India had an Oscar moment like never before with Slumdog Millionaire's 2009 award sweep.
In 2014, Liar's Dice, the double National Film Award- winning film by director Geethu Mohandas, was chosen as India's official entry for the Oscars Foreign language film category.
The Hindi film, featuring Nawazuddin Siddiqui and Geetanjali Thapa in the lead roles, was based on the journey of a woman and her daughter in search of her missing husband.
Coming up: India's Oscar story, the films that were, the films that weren't and the films that could have been.
In 1957, Mehboob Khan's rural story of motherhood and hardship went to the Oscars. Mother India became the very first Indian movie to make the final five in the Best Foreign Film category. It lost to The Nights of Cabiria.
3 decades lapsed before there was Indian film on the Academy list again. In 1988, Mira Nair's Salaam Bombay! made the cut. It lost to Pelle The Conqueror but proved that there was more to Indian cinema than the manufactured sentiment peddled by ‘80s mainstream Bollywood.
In 2001, Aamir Khan and pre-Independence era underdog film, Lagaan, was India's great hope at the Kodak Theatre. Keeping Lagaan company in the final five was French film Amelie but the Oscar went to the Bosnian No Man's Land.
2009's Slumdog Millionaire was how the West was finally won. Made by a British director and crew, the film brought India to Hollywood in an extraordinary story of survival in the underbelly of Mumbai. Slumdog was an Indian invasion into the ranks of the Academy, with an award haul that included Best Film.
Among the slew of awards for Slumdog Milliionaire were A R Rahman's two trophies for Best Original Score and Best Original Song. The music of Bollywood went global and the world found an anthem in Jai Ho.
There was more to come – little known Resul Pookutty shared the Sound Mixing prize with Richard Pryke and Ian Tapp. The Slumdog juggernaut was unstoppable.
India put its best face forward in the delicately lovely Freida Pinto who quickly capitalized on the Slumdog effect by achieving It Girl status in a series of dramatic dresses.
But even Freida's newly minted fashion stardom could not dim the appeal of the real Slumdog stars at the Oscars. Tanay, Rubina, Tanvi, Ashutosh, Azharuddin and Ayush were red carpet darlings, endearing themselves to the world at large.
Even as Slumdog's Latika made her way into Hollywood hearts, another little Indian girl quietly brought home more Oscar glory as Smile Pinki won Best Short Documentary.
But Rahman's dream run at the Oscars wasn't the first taste India had of individual award scores. In 1983, costume designer Bhanu Athaiya became the first Indian to take home a Golden Man. She shared the Best Costume Design with John Mollo for their work in Richard Attenborough's Gandhi.
Gandhi, made by an all British crew, won 8 Oscars that year. British-Indian actor Ben Kingsley won the acting prize for his authentic portrayal of the Mahatma.
The next year, there was another British film about India at the Oscars. David Lean directed the film adaptation of E M Forster's A Passage To India, which won 2 out of the 11 Oscars it was nominated for. Among it's cast were Indian actors Victor Banerjee, Saeed Jaffrey and Roshan Seth.
In 1992, Bengali filmmaking legend Satyajit Ray was presented the Lifetime Oscar by his favourite actress, Audrey Hepburn. Ray joined an elite corps of film luminaries including Akira Kurosawa, Orson Welles and Laurence Olivier, proving that Indian cinema was greater than the sum of its Bollywood fare.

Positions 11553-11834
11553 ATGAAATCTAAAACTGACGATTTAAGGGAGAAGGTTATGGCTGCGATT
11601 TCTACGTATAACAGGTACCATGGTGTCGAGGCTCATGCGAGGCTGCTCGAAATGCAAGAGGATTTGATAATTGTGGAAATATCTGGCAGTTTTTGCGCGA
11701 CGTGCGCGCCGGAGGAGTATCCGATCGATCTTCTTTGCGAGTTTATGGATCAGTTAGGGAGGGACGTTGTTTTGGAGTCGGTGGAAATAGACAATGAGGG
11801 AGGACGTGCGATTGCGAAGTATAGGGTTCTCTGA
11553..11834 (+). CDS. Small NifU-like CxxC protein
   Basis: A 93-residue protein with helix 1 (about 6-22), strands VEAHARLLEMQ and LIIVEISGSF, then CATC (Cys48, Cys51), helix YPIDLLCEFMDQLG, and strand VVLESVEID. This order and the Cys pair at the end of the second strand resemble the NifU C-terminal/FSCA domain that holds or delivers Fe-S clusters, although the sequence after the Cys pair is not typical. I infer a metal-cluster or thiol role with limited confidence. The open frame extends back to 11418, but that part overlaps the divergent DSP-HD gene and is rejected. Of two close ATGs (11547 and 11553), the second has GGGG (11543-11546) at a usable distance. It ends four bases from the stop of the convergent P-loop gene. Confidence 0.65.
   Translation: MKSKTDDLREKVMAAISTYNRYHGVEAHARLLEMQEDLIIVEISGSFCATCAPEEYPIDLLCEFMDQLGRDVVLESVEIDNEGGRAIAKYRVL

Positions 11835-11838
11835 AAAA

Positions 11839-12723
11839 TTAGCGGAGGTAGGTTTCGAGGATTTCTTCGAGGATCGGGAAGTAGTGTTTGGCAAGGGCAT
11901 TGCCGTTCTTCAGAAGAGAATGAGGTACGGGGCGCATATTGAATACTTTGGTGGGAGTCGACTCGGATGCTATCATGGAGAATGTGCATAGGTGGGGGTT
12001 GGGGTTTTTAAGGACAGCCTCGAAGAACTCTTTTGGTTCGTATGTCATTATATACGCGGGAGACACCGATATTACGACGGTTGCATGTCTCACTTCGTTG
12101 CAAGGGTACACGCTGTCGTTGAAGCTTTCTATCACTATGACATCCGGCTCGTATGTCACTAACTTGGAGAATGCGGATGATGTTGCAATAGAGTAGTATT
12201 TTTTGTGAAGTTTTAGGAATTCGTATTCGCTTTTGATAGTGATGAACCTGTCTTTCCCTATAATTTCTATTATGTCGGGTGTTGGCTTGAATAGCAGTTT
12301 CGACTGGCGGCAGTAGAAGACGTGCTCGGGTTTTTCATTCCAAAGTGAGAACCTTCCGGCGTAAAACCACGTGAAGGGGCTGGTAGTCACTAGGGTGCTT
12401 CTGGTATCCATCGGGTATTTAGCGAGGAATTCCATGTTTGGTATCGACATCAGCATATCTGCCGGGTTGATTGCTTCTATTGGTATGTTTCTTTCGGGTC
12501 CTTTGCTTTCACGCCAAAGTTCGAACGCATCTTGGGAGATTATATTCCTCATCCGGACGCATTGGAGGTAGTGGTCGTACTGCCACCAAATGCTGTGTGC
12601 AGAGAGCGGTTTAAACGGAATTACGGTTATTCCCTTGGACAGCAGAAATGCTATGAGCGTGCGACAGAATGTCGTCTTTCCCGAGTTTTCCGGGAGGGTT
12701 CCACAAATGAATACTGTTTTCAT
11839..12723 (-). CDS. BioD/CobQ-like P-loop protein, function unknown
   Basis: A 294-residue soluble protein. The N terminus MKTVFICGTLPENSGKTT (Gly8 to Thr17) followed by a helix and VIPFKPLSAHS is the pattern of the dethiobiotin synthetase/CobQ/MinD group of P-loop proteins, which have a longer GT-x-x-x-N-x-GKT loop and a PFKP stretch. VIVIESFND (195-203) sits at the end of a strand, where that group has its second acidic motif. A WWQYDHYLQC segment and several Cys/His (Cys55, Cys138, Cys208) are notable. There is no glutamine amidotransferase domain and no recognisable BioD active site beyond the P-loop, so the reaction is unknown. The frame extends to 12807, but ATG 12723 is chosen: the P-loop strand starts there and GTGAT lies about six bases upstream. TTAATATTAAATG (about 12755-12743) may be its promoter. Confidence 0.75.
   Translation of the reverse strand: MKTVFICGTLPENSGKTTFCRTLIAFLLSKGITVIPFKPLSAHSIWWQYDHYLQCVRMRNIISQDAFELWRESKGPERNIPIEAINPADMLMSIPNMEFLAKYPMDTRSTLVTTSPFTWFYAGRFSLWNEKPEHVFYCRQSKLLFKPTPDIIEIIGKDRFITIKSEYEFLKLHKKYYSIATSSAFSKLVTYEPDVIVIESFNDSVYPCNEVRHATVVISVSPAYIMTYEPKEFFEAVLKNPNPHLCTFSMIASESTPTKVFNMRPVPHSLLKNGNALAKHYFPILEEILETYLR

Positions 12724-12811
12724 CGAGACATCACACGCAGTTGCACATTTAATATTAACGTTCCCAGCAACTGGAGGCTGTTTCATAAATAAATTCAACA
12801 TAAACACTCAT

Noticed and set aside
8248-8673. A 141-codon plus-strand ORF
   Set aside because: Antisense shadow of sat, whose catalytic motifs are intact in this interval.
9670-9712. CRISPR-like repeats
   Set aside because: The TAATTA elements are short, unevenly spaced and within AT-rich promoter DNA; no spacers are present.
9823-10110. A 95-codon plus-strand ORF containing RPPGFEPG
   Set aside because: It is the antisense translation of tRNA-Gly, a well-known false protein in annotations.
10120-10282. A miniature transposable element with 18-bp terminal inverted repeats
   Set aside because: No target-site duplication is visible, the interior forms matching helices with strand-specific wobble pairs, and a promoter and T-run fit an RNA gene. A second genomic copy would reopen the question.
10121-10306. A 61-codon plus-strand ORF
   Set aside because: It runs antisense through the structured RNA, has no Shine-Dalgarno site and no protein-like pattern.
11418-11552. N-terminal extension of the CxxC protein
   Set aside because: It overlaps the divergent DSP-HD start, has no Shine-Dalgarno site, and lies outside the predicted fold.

But Ray, Rahman and Athaiya aside, India's Oscar story has been one of heartbreak. In 1958, Madhumati was the official entry in the Best Foreign Language category. Starring Dilip Kumar and Vyjanthimala, Bimal Roy's tale of reincarnation and revenge failed to strike a chord with the Academy. Madhumati did not make the final five.
Satyajit Ray's The World of Apu took the film festival circuit by storm. India's great hope at the Oscars in 1959, Ray's black and white depiction of the life of boy from the villages of Bengal was left in the cold by the Academy.
A year later, in 1960, the Academy similarly passed over Mughal-e-Azam, K Asif's epic love story starring Dilip Kumar and Madhubala.
Not even Tragedy Queen Meena Kumari's emotional quotient could help conquer Mount Oscar. 1963's Sahib Bibi Aur Ghulam was buried in nominationless oblivion.
Adapted from R K Narayan's acclaimed novel, Guide brought Bollywood glory in 1965 to actors Dev Anand and Waheeda Rehman, but not Hollywood recognition.
In 1974, M S Sathyu's Garam Hawa pioneered the new wave of art house cinema in Bollywood. Did it make the Oscar cut? The answer is a resounding no.
Shyam Benegal's Manthan, starring Smita Patil, won a slew of awards at home, including two National Awards. Among India's strongest Oscar contenders, Manthan's luck with the Academy in 1976 proved no better than that of the films earlier.
In 1978, a second Satyajit Ray film was submitted by India. Led by Sanjeev Kumar, India's brightest art house cinema talents could not take Shatranj Ke Khiladi, or The Chess Players, into the Oscar lists.
The Khans led charge of the next generation of Oscar hopefuls. Shah Rukh Khan tried and failed with Devdas in 2002 and Paheli in 2005.
Aamir Khan, who missed the Oscar by the skin of his teeth with Lagaan, has been India's favourite ambassador to the Academy – with no success. Rang De Basanti, Taare Zameen Par and 2010's Peepli Live all missed the final five mark.
In 2011, A R Rahman went to the Oscars again. Nominated twice for Danny Boyle's 127 Hours, Rahman was unable to repeat his Slumdog The music maker, who previously sang Jai Ho at the Oscar ceremony in 2009, performed his song If I Rise at show.